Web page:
3) I like to use front-to-back depth based rendering, as is enabled in spritebatch. How might I accomplish this so render depths are correct for everything?

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OK, after more hacking away at it, I find out the issue with the Texture Coordinates. I wasn't wrapping or clamping them when doing my calculations, so this was entirely my fault. It now works in conjunction with spritebatch, the only possible exception being with the depth based rendering.

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[quote name='l0k0' timestamp='1305647501' post='4811967']
3) I like to use front-to-back depth based rendering, as is enabled in spritebatch. How might I accomplish this so render depths are correct for everything?
[/quote]

There are a few ways to do sorting:

[list=1][*]Always explicitly render things back to front[*]If you never use blending (only fully opaque triangles or alpha test) you can use a Z-buffer for this, assuming you set it up properly.[*]Sort your objects before drawing them.[/list]
There are a variety of ways to accomplish sorting, but the simplest to start out with is that you add everything you are going to draw to a list (e.g. List<TexturedPolygon>) and sort it by depth (e.g. List.Sort() with a custom comparison criteria that compares depths.) There are more advanced things you can get into if you have performance issues, like radix sorts which are O(k n) instead of O(n log n), or if your game only has a small number of discrete depths objects can be drawn at (e.g. background/enemies/player/foreground) you can keep separate lists for each, which means you don't have to sort them at all, just draw the lists in the correct order. However, in my experience 2D games rarely have enough things on screen to make a simple depth sort take up a lot time.

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[quote name='l0k0' timestamp='1305648892' post='4811978']
OK, after more hacking away at it, I find out the issue with the Texture Coordinates. I wasn't wrapping or clamping them when doing my calculations, so this was entirely my fault. It now works in conjunction with spritebatch, the only possible exception being with the depth based rendering.
[/quote]
Also, do you mean you modified the texture coordinates you are drawing with now, or you just fixed the texture addressing state you're drawing with? Because you should be able to just modify the appropriate SamplerState.AddressU/AddressV value (or do the equivalent thing in an effect file) so they wrap instead of clamp. You shouldn't have to modify the actual vertex data you're sending to the hardware. Apologies if I misunderstood and you're already doing that ;)

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The issue wasn't just your texture coordinates, they would've been fine as long as you set your sampler states to wrap and not clamp. Remember the sprite batch does set render states (and the sampler state for the first texture is set to clamp in U/V.

When you're drawing after using a spritebatch, especially 3D geometry, make sure you reset the renderstates that spritebatch changes if you need them to be different. Shawn Hargreaves posted a helpful list of states that are [url="http://blogs.msdn.com/b/shawnhar/archive/2010/06/18/spritebatch-and-renderstates-in-xna-game-studio-4-0.aspx"]changed[/url] by drawing a spritebatch.

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Also SpriteBatch comes with a flag SaveRenderStates (or something like that) that restores the renderstates in the end call back to what they were in the begin call.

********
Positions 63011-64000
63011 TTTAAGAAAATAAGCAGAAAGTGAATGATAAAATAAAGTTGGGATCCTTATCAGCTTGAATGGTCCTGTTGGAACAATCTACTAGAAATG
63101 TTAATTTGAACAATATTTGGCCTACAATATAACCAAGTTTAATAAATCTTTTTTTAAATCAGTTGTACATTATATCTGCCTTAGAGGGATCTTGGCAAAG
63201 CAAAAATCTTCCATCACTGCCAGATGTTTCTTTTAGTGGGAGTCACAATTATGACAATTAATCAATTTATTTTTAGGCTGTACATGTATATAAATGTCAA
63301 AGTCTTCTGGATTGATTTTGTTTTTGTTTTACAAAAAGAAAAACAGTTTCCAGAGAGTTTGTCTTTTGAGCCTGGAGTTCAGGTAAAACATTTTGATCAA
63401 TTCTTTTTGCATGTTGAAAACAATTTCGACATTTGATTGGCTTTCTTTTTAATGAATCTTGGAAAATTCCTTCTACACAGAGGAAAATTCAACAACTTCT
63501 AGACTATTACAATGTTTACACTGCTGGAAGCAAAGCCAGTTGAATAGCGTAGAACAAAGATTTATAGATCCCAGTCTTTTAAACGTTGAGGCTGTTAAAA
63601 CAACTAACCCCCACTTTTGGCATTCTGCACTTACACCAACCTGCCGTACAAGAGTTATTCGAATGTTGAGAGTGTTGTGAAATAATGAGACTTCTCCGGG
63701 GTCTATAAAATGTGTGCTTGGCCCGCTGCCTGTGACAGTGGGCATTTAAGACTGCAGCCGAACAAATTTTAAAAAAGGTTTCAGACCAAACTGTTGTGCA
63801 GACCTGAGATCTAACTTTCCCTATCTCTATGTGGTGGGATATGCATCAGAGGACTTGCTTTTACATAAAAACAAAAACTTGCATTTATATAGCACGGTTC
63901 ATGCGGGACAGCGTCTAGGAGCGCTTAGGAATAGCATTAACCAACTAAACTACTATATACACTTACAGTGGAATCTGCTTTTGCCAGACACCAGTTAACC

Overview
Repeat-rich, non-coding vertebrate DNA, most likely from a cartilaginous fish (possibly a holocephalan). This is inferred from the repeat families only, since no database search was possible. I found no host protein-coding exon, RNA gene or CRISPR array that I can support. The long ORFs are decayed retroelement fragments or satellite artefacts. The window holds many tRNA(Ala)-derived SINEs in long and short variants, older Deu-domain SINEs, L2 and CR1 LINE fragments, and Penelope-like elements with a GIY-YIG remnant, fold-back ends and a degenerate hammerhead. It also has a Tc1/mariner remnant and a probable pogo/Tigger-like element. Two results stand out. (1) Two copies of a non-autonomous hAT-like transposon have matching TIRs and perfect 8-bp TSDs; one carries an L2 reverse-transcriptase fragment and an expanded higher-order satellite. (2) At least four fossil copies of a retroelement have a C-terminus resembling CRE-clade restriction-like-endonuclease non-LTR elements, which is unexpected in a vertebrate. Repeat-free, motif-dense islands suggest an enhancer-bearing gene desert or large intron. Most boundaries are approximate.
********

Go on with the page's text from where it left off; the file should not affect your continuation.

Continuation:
However, when you are rendering ANYTHING you must make sure your renderstates are set, default render states cannot be depended on unless you know nothing else in your code changes it, and if someone else is to use your code its very error prone to expect him to know that.

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Piece of advice, create a PolygonBatch object that you can draw your polygons with, give it a list of polygons and have it draw them all in batch, this way you minimize shader and render state changes

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[quote name='NEXUSKill' timestamp='1305661925' post='4812059']
Also SpriteBatch comes with a flag SaveRenderStates (or something like that) that restores the renderstates in the end call back to what they were in the begin call.

However, when you are rendering ANYTHING you must make sure your renderstates are set, default render states cannot be depended on unless you know nothing else in your code changes it, and if someone else is to use your code its very error prone to expect him to know that.


[/quote]


That depends on which version of XNA the original poster is using. That enum was [url="http://blogs.msdn.com/b/shawnhar/archive/2010/04/05/spritebatch-and-custom-renderstates-in-xna-game-studio-4-0.aspx"]removed[/url] in XNA 4.0, which given the code appears to be that version.

On the topic of renderstates:

1. Generally a better idea to just set the render states you need, e.g. if you don't care about what BlendState is set, then no need to change it after you draw a spritebatch.

2. As Nexus pointed out, batching where you don't have to change your states that much is a very good thing (this can also go in hand with sorting geometry, e.g. sort by their material so you do draw the geometries that use shader A in order, then shader B, and so on. I think changing shaders and textures are the two prime states to avoid switching every frame, although similar materials probably also have similar render states in most cases so it may be better just to just sort by material.)

Edit: I'm referring to Opaque objects here. You're probably going to not be able to batch as well for transparent/blended objects, which generally are sorted back-to-front regardless of their material.

3. Avoid redundant state setting. I cache state objects when I set them to the device, and each state object has a key associated with the values it represents. So if two objects have two different BlendStates but the states are for all practical measures, equal, the state only gets set onto the device the first time. Although this method can break if you set states in your effect passes in your FX file (I prefer to manage them by the Application).